This book is my first controlled stab at establishing Swordpunk, and even through all my anxiety and hubris — I think it matters. I think my work matters. I think there are a lot of people who can pick up the melody, and will want to sing along.
I’m going toe to toe with authors with a lot more experience, the armory of a publisher at their back, and let’s be honest, almost as much talent. I’m never going to get there if more people don’t read the book, and join the Swordpunk Army.
Or I could be wrong. I could be talking a great game, and the book is still garbage.
One of the many difficulties of being a self-published, broke-ass author is exposure. You don’t have a publisher’s marketing department behind you, you have no prior work to lend credence to your work, your operating budget for publicity is whatever cash you can scrape together after you pay rent, utilities and your re-occurring subscription to Jams and Jellies of Eurasia Quarterly.
Your only recourse is a slow-slog. Word of mouth from your friends and family helps, but it’s a trickle. You go from blog to blog, hat in hand, begging for reviews. Throwing rocks every which way on the internet, hoping the book will hit the right person at the right time.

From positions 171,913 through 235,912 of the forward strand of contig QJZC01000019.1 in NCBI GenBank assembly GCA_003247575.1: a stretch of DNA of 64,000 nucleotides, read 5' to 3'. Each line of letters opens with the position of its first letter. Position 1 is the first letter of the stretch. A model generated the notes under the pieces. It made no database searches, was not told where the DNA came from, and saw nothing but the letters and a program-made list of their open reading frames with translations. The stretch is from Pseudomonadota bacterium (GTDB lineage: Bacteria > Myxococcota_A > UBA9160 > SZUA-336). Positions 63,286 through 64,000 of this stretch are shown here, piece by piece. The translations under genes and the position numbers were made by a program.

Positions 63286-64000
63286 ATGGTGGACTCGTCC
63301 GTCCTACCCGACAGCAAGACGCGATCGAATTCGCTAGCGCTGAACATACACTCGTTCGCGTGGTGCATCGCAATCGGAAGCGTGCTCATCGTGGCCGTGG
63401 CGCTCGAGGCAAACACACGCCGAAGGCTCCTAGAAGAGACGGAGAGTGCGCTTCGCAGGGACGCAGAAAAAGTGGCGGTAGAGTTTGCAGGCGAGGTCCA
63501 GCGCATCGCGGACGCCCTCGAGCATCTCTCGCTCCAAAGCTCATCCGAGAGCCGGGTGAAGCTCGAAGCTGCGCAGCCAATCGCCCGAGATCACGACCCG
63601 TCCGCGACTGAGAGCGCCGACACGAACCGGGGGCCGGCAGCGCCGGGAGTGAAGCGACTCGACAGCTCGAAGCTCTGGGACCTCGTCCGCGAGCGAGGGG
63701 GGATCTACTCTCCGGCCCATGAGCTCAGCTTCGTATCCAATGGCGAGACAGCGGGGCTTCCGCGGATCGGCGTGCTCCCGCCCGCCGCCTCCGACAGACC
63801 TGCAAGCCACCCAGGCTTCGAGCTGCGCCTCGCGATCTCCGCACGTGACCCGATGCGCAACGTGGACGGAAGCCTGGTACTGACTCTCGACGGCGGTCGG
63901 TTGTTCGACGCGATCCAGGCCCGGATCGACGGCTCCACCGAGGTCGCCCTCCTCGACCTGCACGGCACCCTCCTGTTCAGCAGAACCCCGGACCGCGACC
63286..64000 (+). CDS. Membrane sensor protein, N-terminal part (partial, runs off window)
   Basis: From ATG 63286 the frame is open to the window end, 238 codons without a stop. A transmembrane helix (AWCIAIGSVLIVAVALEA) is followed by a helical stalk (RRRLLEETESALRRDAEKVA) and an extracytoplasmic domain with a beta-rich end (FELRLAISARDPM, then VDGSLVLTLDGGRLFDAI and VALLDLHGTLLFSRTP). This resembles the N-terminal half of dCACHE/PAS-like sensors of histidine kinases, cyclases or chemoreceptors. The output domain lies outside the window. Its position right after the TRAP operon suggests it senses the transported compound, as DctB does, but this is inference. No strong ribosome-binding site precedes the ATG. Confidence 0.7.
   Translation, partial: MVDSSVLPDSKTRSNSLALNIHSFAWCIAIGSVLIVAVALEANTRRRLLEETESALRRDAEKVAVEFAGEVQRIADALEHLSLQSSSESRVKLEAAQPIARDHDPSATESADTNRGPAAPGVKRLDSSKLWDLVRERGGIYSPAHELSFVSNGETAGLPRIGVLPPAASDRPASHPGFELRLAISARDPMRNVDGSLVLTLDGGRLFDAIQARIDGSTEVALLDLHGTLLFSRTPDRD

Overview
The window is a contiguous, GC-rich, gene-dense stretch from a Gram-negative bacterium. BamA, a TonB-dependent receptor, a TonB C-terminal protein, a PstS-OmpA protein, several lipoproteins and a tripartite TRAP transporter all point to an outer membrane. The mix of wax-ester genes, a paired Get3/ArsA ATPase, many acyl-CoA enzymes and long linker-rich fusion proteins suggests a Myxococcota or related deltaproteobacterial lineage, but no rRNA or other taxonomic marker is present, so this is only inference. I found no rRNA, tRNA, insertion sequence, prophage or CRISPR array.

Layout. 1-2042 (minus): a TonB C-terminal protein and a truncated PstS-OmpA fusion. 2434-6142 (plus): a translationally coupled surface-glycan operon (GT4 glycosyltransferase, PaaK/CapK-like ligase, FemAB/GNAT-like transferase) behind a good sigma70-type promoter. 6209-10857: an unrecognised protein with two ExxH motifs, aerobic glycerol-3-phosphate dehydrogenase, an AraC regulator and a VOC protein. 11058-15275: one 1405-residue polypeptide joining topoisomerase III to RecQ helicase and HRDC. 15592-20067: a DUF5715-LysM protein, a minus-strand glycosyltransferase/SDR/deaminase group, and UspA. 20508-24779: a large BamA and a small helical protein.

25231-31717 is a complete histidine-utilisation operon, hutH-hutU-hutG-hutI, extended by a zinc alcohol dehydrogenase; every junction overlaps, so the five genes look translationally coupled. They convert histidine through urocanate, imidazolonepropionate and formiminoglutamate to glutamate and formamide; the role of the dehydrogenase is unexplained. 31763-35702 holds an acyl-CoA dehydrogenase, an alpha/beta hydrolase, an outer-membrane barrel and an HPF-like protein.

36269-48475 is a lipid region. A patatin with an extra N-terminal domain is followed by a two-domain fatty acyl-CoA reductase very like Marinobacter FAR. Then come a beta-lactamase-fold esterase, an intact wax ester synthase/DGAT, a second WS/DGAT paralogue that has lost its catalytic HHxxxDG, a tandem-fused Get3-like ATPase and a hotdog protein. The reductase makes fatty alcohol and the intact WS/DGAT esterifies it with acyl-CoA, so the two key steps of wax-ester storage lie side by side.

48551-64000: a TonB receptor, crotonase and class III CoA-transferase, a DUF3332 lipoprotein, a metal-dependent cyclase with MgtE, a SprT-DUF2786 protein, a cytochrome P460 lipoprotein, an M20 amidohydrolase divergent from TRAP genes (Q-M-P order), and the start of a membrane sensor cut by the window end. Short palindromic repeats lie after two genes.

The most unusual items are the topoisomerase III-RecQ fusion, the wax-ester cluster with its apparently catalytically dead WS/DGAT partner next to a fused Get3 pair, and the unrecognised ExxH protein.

I’m throwing darts at the cosmos, here.
So, when the chance arrives to throw more darts, it’s an opportunity that cannot be missed.
Reason #6: Dragon*Con
I’ve gone to this convention for the past several years, but this time I go as an Underground Sensation.
I’ve printed up some T-shirts for my kind friends and Brand Ambassadors who will be attending, and in their pockets will be hundreds of business cards. Simple cards advertising the Free Kindle version of Spell/Sword.
I just have to hope and pray that people take them, that people find them where I hide them, that con-goers won’t find it weird to find stacks of these arranged like a ziggurat in the Men’s Bathroom at the Hyatt.
There’s no special code or anything, the book is just going to be free on these dates.
In a crowd of 50,000-100,000 nerds, dorks, and geeks – there must be a few that can catch what I’m laying down.
Hey! In the remote chance that you read this AND you find one at the Con — take a picture of yourself with it, and send it to me. I will be completely flabbergasted and gin up some sort of reward for you.